Types of Sparkling Wine: Bubbling Goodness
It’s a hot, sunny afternoon and you can’t decide if you should pop open that apple Cider you bought last night or have that Antiguas Reservas Chardonnay that was delivered by us today… You wanna drink both but is physically impossible. Well… What if I told you that you can have BOTH in a drink? Introducing the best of both worlds – sparkling wines!
Speaking of bubbly… How does a wine pretend to look like soda but still taste like wine? Sparkling wines go through two fermentation processes & it’s the second one that gives it its bubbly character. This is because the carbon dioxide released by the yeast has nowhere to go but into the wine. What makes one sparkling wine sparkle differently from another is where the secondary fermentation takes place and how long the wine is aged with the dead yeast cells – aka lees.
Method 1 – Traditional aka Champagne Method
The slowest, most costly but guaranteed high quality way to make things sparkle – all Champagne is born this way! The second fermentation occurs in a bottle where sugars & yeasts are added. This method produces smaller bubbles compared to the other methods. Do you know for winemakers outside of Champagne to refer to this production method, they will have to use a different name? Champagne means business!
The end product is a high quality and complex sparkling wine.
Method 2 – Transfer aka Hybrid Method
Similar to the Traditional, the secondary fermentation takes place inside a bottle. They are then emptied into a pressurized tank to filter off their sediments and repackaged into new bottles. This allows the wine to gain the benefits of lees-aging without the expense or time of riddling and disgorgement.
Method 3 – Charmat Process aka Tank Method
Invented in Italy, the secondary fermentation takes place in stainless steel tanks. This helps create larger bubbles! After this en masse fermentation, the winemaker either waits for the yeast to die or cool the tank directly. The end product is a fruity and aromatic sparkling wine that is youthful and easy to drink. Think Prosecco and Asti.
Myth: Champagne the only Sparkling Wine?
Ahoy! All Champagne are Sparkling Wines, but not all Sparkling Wines are Champagnes! Champagne refers to wine made in the winegrowing region of Champagne in the northeast of France! Expose your taste buds to other sparkling wines like the Italian Prosecco & Spanish Cava.
Fun Fact #1 Sweet Brut Psycho
On other occasions we might be referring to our exes, brut today we are looking at the dryness level in sparkling wines! Brut is used to define a dry sparkling wine & how this is done is by measuring the amount of residual sugar in grams per liter of wine. We will let our visuals do the talking.
Fun Fact #2 Sparkling Wine Glasses
Want to spice up your next hot date? Try impressing your date with some bubbly wine glass facts!
Fun Fact #3 Creamy & Nutty Sparkling Wines
Is it possible to taste a hint of brioche, caramel or honeycomb in sparkling wines? YES IT IS. Autolysis is the process when the wine sits in a bottle after their second fermentation. The longer the lees are in contact with the wine, the creamier it becomes! Oxygen during the wine process allows the subtle nuttiness of the oak barrel to infuse with the wine.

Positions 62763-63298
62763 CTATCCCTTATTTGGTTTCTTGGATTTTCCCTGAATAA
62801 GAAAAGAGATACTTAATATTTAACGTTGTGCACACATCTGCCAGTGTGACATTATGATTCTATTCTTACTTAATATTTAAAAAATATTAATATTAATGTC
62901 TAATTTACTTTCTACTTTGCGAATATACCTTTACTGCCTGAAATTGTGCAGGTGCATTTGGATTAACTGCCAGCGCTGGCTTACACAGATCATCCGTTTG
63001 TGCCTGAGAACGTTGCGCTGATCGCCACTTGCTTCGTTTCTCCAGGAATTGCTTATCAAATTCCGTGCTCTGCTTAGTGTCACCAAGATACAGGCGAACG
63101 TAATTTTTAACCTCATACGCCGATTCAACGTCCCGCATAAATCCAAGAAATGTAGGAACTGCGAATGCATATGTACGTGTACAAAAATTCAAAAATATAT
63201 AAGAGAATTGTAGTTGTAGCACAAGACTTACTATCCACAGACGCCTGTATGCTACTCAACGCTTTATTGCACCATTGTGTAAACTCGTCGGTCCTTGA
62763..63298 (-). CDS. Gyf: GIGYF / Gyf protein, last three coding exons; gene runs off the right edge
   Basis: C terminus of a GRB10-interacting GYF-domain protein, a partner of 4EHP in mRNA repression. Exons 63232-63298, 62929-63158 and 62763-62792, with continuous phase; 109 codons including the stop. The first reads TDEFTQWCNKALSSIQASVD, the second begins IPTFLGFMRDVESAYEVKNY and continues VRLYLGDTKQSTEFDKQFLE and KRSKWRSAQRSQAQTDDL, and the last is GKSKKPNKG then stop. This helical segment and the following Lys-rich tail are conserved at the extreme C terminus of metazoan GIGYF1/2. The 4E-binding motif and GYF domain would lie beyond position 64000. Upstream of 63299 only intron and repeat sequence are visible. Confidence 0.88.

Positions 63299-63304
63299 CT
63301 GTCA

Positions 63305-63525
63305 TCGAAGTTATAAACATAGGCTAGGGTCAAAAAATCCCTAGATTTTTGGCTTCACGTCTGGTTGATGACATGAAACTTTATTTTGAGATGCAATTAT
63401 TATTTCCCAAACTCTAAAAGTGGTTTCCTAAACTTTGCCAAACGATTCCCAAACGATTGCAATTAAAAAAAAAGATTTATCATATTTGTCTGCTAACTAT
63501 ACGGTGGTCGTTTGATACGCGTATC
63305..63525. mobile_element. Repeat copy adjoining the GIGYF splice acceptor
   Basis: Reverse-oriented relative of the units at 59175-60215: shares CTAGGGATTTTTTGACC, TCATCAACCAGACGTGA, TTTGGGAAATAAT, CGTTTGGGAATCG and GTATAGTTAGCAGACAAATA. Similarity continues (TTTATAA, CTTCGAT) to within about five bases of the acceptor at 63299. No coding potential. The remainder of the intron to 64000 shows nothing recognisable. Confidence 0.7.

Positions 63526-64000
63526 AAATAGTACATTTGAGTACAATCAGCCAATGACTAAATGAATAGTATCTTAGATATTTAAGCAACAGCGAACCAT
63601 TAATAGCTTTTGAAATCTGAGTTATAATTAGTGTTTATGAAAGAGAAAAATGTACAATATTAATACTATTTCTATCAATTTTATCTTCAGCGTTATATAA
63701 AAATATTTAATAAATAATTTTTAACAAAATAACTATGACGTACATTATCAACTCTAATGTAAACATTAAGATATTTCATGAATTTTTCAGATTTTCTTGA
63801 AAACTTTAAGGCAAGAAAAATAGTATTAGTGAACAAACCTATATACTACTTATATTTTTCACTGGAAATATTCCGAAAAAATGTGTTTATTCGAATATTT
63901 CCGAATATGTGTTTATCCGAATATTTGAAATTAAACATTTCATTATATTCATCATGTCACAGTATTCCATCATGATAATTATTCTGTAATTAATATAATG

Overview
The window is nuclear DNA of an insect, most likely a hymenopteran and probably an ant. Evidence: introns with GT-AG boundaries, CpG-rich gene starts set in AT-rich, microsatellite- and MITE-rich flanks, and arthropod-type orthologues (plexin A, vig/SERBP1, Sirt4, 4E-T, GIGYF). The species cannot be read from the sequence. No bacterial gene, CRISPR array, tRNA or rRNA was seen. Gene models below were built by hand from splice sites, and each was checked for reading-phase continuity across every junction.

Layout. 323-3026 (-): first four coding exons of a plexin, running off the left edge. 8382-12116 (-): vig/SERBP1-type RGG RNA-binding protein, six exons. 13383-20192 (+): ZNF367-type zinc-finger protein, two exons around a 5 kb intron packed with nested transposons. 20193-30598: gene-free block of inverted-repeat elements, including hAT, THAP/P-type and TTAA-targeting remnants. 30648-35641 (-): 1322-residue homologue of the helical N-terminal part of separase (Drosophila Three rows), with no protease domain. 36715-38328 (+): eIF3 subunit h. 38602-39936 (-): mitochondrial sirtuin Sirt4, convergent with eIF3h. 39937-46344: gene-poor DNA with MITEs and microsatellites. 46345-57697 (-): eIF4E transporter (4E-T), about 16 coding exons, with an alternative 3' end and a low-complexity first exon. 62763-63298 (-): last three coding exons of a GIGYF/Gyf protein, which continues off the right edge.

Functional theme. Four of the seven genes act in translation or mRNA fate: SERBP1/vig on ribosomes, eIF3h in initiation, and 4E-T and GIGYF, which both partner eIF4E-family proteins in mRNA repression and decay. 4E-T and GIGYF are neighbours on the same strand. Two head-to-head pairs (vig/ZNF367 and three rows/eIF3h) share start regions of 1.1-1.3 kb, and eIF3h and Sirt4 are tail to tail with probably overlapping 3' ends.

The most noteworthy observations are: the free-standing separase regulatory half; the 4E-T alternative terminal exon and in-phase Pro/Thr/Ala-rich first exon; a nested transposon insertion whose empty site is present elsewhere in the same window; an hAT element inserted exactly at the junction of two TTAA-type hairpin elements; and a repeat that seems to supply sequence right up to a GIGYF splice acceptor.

To put things into perspective, a Vintage Champagne requires about 3 years on the lees to develop a creamy and nutty texture. Its gonna cost more, but I’m telling you its worth every buck!
With that, lets pop some Champagne to celebrate the weekend!!!
Pirramimma vineyards and winery are nestled behind the township of McLaren Vale, running parallel to Tatachilla Road. The mature vineyards are planted to 13 varieties and 40 designated blocks, spread over 300 acres and allow them to produce over 80 different wines, from the iconic McLaren Vale Shiraz, pioneered varieties such as Petit Verdot and Tannat, and an ancient collection of fortifieds.
Founded in 2005, the Barons de Rothschild Champagne House has established strong relationships with partner producers to craft champagnes of a rare elegance from exceptional terroirs and rigorously selected grapes. “Accomplishing through great achievements”, such has been the Rothschild family’s ambition for more than 250 years. Through the strength of its wine-growing experience, the family has joined forces with producers from Champagne to develop excellent champagnes which bring together know-how and tradition.
Anthonij Rupert Wyne was founded on the farm L’Ormarins in Franschhoek. Originally owned by the late Anthonij Rupert, who passed away in 2001, the farm was taken over by his brother Johann Rupert in 2003. It was Johann Rupert who constructed a state-of-the-art winemaking facility on the estate, and the beginnings of what was to become a sprawling enterprise with a focus on terroir-specific wines.
Takara has great experience in producing Shochu , Mirin and Sake for more than one-and-a-half centuries. Because Takara’s main business endeavors depend heavily on the mastery of natural processes such as fermentation, the Company feels a strong responsibility toward preserving the natural environment.
Certain names resonate strongly within Australian wine history and Jim Barry is one of them. It was Jim Barry’s drive that helped shape South Australia’s Clare Valley as a benchmark producer of world class Riesling and cemented it as one of Australia’s premier wine regions.